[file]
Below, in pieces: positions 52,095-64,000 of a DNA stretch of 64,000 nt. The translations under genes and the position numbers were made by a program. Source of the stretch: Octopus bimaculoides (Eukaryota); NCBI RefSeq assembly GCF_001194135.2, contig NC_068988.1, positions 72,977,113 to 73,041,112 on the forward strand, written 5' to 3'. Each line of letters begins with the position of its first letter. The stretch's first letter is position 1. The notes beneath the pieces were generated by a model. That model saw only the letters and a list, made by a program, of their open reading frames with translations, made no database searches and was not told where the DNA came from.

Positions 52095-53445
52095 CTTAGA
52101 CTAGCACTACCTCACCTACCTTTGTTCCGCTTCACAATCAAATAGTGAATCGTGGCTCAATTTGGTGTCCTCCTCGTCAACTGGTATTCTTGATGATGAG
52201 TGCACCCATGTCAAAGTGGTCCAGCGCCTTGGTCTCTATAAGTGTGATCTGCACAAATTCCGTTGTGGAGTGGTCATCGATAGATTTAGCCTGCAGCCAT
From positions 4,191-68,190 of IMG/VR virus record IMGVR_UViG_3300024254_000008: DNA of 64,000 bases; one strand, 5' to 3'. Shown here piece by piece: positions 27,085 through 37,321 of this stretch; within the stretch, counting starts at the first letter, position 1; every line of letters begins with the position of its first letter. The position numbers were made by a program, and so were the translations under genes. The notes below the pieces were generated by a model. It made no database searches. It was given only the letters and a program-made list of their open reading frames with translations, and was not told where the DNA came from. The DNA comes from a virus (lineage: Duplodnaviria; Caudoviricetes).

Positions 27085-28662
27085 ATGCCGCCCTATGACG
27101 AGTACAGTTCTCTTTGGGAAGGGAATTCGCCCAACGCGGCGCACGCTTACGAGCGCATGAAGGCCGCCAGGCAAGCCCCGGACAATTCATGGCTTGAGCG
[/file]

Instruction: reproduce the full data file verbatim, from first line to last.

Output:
Below, in pieces: positions 52,095-64,000 of a DNA stretch of 64,000 nt. The translations under genes and the position numbers were made by a program. Source of the stretch: Octopus bimaculoides (Eukaryota); NCBI RefSeq assembly GCF_001194135.2, contig NC_068988.1, positions 72,977,113 to 73,041,112 on the forward strand, written 5' to 3'. Each line of letters begins with the position of its first letter. The stretch's first letter is position 1. The notes beneath the pieces were generated by a model. That model saw only the letters and a list, made by a program, of their open reading frames with translations, made no database searches and was not told where the DNA came from.

Positions 52095-53445
52095 CTTAGA
52101 CTAGCACTACCTCACCTACCTTTGTTCCGCTTCACAATCAAATAGTGAATCGTGGCTCAATTTGGTGTCCTCCTCGTCAACTGGTATTCTTGATGATGAG
52201 TGCACCCATGTCAAAGTGGTCCAGCGCCTTGGTCTCTATAAGTGTGATCTGCACAAATTCCGTTGTGGAGTGGTCATCGATAGATTTAGCCTGCAGCCAT
From positions 4,191-68,190 of IMG/VR virus record IMGVR_UViG_3300024254_000008: DNA of 64,000 bases; one strand, 5' to 3'. Shown here piece by piece: positions 27,085 through 37,321 of this stretch; within the stretch, counting starts at the first letter, position 1; every line of letters begins with the position of its first letter. The position numbers were made by a program, and so were the translations under genes. The notes below the pieces were generated by a model. It made no database searches. It was given only the letters and a program-made list of their open reading frames with translations, and was not told where the DNA came from. The DNA comes from a virus (lineage: Duplodnaviria; Caudoviricetes).

Positions 27085-28662
27085 ATGCCGCCCTATGACG
27101 AGTACAGTTCTCTTTGGGAAGGGAATTCGCCCAACGCGGCGCACGCTTACGAGCGCATGAAGGCCGCCAGGCAAGCCCCGGACAATTCATGGCTTGAGCG